Many mobile health apps which offer guidance to the citizens to remain in healthy condition have flooded the Singapore market. Besides offering everyday wellness advice on diet, lifestyle, weight and sleep patterns, some health apps are venturing into medical care.
There are now more than 165,000 health and medical apps available in the Singapore market, according to healthcare research firm IMS Institute for Healthcare Informatics. In addition to this, one in five smartphone users have one or more health-related apps on their mobile devices giving testimony to the popularity of such apps.
Dr Winston Ho, medical director of Parkway Shenton, said, “There are mobile apps that are entering into medical care. They measure and monitor the user’s disease symptoms and treatment, and some even allow users to access their doctors remotely.”
About one in 10 apps allows users to connect to a device, such as a heart rate monitor, which can provide feedback to health professionals, according to a 2015 study by IMS.
There are various sophisticated health apps which helps the patients in monitoring their conditions. Breatherite, for example, is an app that uses augmented-reality technology to address errors in asthma inhaler use.
Studies show that incorrect inhaler technique is linked to poor asthma control and can exacerbate symptoms. However, with this application patients are guided about the proper way of using inhaler.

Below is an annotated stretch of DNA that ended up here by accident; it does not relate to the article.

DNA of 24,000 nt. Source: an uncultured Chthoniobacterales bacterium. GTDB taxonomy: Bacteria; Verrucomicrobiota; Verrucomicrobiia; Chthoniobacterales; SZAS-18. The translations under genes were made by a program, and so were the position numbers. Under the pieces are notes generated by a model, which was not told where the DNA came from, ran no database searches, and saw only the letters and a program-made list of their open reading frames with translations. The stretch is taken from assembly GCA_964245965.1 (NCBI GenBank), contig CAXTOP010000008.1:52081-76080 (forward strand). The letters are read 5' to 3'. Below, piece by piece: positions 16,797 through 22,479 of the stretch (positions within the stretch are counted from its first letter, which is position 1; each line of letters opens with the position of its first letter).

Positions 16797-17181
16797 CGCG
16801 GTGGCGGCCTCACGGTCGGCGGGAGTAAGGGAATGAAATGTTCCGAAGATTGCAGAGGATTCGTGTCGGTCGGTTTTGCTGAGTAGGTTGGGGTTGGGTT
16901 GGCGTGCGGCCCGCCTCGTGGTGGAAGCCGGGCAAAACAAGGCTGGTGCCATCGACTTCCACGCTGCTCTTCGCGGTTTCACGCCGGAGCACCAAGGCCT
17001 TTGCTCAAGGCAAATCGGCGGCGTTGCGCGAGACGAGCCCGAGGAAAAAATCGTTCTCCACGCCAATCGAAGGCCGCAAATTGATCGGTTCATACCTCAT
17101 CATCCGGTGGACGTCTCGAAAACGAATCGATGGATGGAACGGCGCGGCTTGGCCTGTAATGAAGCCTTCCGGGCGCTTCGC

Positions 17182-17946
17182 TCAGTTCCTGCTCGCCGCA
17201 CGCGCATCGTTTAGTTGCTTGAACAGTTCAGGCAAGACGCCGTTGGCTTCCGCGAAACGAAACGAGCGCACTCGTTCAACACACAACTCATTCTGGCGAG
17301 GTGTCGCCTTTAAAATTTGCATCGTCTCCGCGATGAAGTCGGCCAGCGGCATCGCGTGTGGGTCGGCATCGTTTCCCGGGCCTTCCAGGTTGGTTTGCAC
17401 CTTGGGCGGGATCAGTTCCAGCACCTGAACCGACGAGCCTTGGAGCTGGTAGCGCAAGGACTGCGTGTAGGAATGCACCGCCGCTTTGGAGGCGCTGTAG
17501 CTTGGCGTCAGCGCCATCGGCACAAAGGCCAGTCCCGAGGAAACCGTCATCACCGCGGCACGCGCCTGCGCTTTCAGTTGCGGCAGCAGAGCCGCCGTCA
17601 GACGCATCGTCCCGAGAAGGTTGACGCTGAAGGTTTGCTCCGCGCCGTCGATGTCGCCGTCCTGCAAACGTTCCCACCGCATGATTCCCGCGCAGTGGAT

This sophisticated health app, developed by Mundipharma, engages the smartphone’s front-facing camera and sensors to track the user’s head alignment, inhaler preparation, inhalation and exhalation.
There is another app Zero Bleeds, which helps people with the bleeding disorder haemophilia manage their condition.
nBuddy (Nutritionist Buddy) is a nutrition app that help Singaporeans who are overweight or obese to manage their meals, calorie intake and activity levels. It has been developed by a National University Hospital (NUH) dietician. There is another nutrition app for people suffering with prediabetes or Type 2 diabetes called nBuddy Diabetes.
Besides, the proliferation of many mobile health apps, many digital companies have also grown in Singapore. Holmusk is a digital health company in Singapore focused on solving complex problems in healthcare. It builds innovative, scalable and cost-effective digital behaviour change programs that combine cutting-edge clinical research, technology and design to nudge people toward sustainable changes for better health. It develops powerful predictive algorithms that offer actionable insights for personalised care and population health management.